Biomimetics of Choice Behaviour for Autonomous Agents

  • Christopher M. Harris
  • Jonathan Waddington
Part of the Lecture Notes in Computer Science book series (LNCS, volume 7429)

Abstract

Autonomy is inseparable from choice. Natural agents, including humans, make choices with probabilities that are proportional to the average reward from each choice (the ‘matching law’), rather than always choosing the alternative with maximum reward. Imbuing artificial agents with this flexibility is non-trivial. We introduce anti-competition mapping to overcome the tendency for high reward choices to dominate (mask) those with lower reward. The simplest solution is to map reward to new choice signals that generate proportional hazard functions. We demonstrate a procedure based on the reciprocal Normal distribution, a popular model of human reaction times. We then discuss the value of the matching law in synthetic agents.

Keywords

Matching law decision making reward choices rate of response hazard rate exploitation exploration 

Preview

Unable to display preview. Download preview PDF.

Unable to display preview. Download preview PDF.

References

  1. 1.
    Herrnstein, R.J.: Relative and absolute strength of responses as a function of frequency of reinforcement. J. Exp. Anal. Behav. 4, 267–272 (1961)CrossRefGoogle Scholar
  2. 2.
    Graft, D.A., Lea, S.E.G., Whitworth, T.L.: The matching law in and within groups of rats. J. Exp. Anal. Behav. 27, 183–194 (1977)CrossRefGoogle Scholar
  3. 3.
    Bradshaw, C.M., Szabadi, E., Bevan, P.: Behavior of humans in variable-interval schedules of reinforcement. J. Exp. Anal. Behav. 26, 135–141 (1976)CrossRefGoogle Scholar
  4. 4.
    Herrnstein, R.J.: On the law of effect. J. Exp. Anal. Behav. 13, 243–266 (1970)CrossRefGoogle Scholar
  5. 5.
    Baum, W.M.: On two types of deviation from the matching law: bias and undermatching. J. Exp. Anal. Behav. 22, 231–242 (1974)CrossRefGoogle Scholar
  6. 6.
    Sugrue, L.P.: Matching behavior and the representation of value in the parietal cortex. Science 304, 1782–1787 (2004)CrossRefGoogle Scholar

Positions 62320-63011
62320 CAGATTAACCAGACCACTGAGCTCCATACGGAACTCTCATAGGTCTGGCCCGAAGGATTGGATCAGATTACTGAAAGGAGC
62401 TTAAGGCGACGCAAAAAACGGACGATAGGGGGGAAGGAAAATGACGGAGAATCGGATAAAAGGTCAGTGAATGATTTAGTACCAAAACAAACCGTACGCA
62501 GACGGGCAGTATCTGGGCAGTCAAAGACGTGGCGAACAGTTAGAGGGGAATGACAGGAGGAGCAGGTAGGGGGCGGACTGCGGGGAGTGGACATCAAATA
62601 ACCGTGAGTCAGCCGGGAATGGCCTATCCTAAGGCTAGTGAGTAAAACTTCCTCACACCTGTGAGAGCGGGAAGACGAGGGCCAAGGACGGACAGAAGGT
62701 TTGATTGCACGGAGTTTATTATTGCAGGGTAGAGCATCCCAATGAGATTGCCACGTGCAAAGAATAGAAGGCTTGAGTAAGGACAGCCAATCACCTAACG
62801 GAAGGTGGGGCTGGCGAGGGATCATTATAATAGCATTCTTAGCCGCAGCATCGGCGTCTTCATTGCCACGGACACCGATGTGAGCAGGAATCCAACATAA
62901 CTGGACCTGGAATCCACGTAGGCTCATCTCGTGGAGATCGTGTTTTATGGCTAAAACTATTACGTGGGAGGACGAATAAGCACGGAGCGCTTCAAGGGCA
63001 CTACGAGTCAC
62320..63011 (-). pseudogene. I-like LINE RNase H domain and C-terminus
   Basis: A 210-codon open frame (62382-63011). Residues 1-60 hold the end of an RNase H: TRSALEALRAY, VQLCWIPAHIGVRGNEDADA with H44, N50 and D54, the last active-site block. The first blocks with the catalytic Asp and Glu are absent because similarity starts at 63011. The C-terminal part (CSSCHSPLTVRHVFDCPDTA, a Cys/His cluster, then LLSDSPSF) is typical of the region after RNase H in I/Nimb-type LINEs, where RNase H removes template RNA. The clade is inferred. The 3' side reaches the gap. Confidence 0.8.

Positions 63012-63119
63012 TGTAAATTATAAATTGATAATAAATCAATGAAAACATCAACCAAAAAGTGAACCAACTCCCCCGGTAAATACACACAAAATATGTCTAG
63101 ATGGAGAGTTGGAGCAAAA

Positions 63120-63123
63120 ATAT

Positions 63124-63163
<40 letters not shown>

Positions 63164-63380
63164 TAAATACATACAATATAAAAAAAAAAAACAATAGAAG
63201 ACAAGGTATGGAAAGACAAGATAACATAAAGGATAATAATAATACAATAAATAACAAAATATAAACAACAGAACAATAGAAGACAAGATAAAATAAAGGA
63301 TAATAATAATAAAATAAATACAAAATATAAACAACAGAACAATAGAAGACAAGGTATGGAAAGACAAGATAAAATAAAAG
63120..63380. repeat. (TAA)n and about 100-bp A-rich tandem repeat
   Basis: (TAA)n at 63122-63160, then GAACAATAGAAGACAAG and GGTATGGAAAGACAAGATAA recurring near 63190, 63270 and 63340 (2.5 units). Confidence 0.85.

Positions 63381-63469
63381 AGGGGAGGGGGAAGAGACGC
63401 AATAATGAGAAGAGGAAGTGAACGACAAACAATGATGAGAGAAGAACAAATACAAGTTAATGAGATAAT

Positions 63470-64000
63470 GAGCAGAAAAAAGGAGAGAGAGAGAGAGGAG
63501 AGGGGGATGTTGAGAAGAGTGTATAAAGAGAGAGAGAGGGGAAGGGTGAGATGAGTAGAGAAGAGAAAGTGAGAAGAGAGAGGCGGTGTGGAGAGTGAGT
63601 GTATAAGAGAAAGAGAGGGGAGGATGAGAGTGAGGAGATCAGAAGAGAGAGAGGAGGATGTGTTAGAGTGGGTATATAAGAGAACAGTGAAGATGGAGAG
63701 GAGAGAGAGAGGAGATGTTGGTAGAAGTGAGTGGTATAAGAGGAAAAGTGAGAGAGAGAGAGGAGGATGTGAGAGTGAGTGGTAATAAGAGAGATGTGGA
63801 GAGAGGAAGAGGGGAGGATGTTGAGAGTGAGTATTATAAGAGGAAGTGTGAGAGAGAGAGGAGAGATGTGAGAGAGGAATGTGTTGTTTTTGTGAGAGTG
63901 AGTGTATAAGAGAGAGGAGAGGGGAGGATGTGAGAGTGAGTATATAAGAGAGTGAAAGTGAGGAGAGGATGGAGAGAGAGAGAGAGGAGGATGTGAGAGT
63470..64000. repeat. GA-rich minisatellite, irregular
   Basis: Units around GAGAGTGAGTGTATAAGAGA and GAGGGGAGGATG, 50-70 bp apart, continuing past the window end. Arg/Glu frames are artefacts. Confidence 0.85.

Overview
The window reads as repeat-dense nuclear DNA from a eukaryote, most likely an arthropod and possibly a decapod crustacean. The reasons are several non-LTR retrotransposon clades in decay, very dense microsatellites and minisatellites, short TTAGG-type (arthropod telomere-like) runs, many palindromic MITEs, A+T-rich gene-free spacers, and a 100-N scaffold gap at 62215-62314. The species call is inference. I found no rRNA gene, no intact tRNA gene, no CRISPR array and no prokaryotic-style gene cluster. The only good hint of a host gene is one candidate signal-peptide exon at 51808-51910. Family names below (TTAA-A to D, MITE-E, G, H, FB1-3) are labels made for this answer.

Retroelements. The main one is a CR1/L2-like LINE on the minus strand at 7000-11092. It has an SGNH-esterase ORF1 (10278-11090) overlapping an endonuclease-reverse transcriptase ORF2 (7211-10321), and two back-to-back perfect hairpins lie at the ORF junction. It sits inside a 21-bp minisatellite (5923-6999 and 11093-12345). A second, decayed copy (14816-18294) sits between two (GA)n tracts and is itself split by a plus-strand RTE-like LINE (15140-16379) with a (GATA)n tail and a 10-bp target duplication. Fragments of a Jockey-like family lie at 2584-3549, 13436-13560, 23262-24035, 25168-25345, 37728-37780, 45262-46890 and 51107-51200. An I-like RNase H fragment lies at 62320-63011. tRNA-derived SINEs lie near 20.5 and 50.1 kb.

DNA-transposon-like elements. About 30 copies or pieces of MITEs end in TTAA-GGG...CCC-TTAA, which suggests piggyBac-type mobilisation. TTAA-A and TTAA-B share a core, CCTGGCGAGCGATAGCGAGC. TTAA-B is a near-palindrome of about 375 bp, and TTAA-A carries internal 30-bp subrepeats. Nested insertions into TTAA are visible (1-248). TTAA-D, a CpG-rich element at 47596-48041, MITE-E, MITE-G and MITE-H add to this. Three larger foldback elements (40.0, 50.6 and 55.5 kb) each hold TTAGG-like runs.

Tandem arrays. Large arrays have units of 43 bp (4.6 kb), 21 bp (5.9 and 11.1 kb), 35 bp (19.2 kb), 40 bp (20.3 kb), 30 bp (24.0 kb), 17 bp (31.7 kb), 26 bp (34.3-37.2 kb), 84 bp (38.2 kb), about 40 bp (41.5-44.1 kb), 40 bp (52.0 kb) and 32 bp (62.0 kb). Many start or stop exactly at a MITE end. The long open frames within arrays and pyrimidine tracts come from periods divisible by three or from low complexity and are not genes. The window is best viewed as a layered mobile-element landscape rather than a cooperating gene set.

7. 7.
    Soltani, A., Wang, X.-J.: A biophysically based neural model of matching law behavior: melioration by stochastic synapses. J. Neurosci. 26, 3731–3744 (2006)CrossRefGoogle Scholar
  8. 8.
    Loewenstein, Y.: Robustness of learning that is based on covariance-driven synaptic plasticity. Plos. Comput. Biol. 4, e1000007 (2008)MathSciNetCrossRefGoogle Scholar
  9. 9.
    Fretwell, S.: Populations in seasonal environments. Princeton University Press, Princeton (1972)Google Scholar
  10. 10.
    Carpenter, R.H., Williams, M.L.: Neural computation of log likelihood in control of saccadic eye movements. Nature 377, 59–62 (1995)CrossRefGoogle Scholar
  11. 11.
    Harris, C.M., Waddington, J.: On the convergence of time interval moments: caveat sciscitator. J. Neurosci. Meth. 205, 345–356 (2012)CrossRefGoogle Scholar
  12. 12.
    Pieron, H.: The sensations: their functions, processes and mechanisms. Frederick Muller Ltd., London (1952)Google Scholar
  13. 13.
    Cox, D.R., Oakes, D.: Analysis of survival data. Chapman and Hall, London (1984)Google Scholar
  14. 14.
    Smith, P.L., Ratcliff, R.: Psychology and neurobiology of simple decisions. Trends. Neurosci. 27, 161–168 (2004)CrossRefGoogle Scholar
  15. 15.
    Gold, J.L., Shadlen, M.N.: The neural basis of decision making. Ann. Rev. Neurosci. 30, 535–574 (2007)CrossRefGoogle Scholar
  16. 16.
    Hanes, D.P., Schall, J.D.: Neural control of voluntary movement initiation. Science 274, 427–430 (1996)CrossRefGoogle Scholar
  17. 17.
    Everling, S., Munoz, D.P.: Neuronal correlates for preparatory set associated with pro-saccades and anti-saccades in the primate frontal eye field. J. Neurosci. 20, 387–400 (2000)Google Scholar
  18. 18.
    Harris, C.M.: Biomimetics of human movement: functional or aesthetic? Bioinspir. Biomim. 4, e0033001 (2009)CrossRefGoogle Scholar
  19. 19.
    Seth, A.K.: The ecology of action selection: insights from artificial life. Philos. T. Roy. Soc. B. 362, 1545–1558 (2007)CrossRefGoogle Scholar
  20. 20.
    Houston, A.I., McNamara, J.M., Steer, M.D.: Do we expect natural selection to produce rational behaviour? Phil. Trans. R. Soc. B 362, 1531–1543 (2007)CrossRefGoogle Scholar

Copyright information

© Springer-Verlag Berlin Heidelberg 2012

Authors and Affiliations

  • Christopher M. Harris
    • 1
  • Jonathan Waddington
    • 1
  1. 1.Centre for Robotics and Neural SystemsPlymouth UniversityPlymouthUK

Personalised recommendations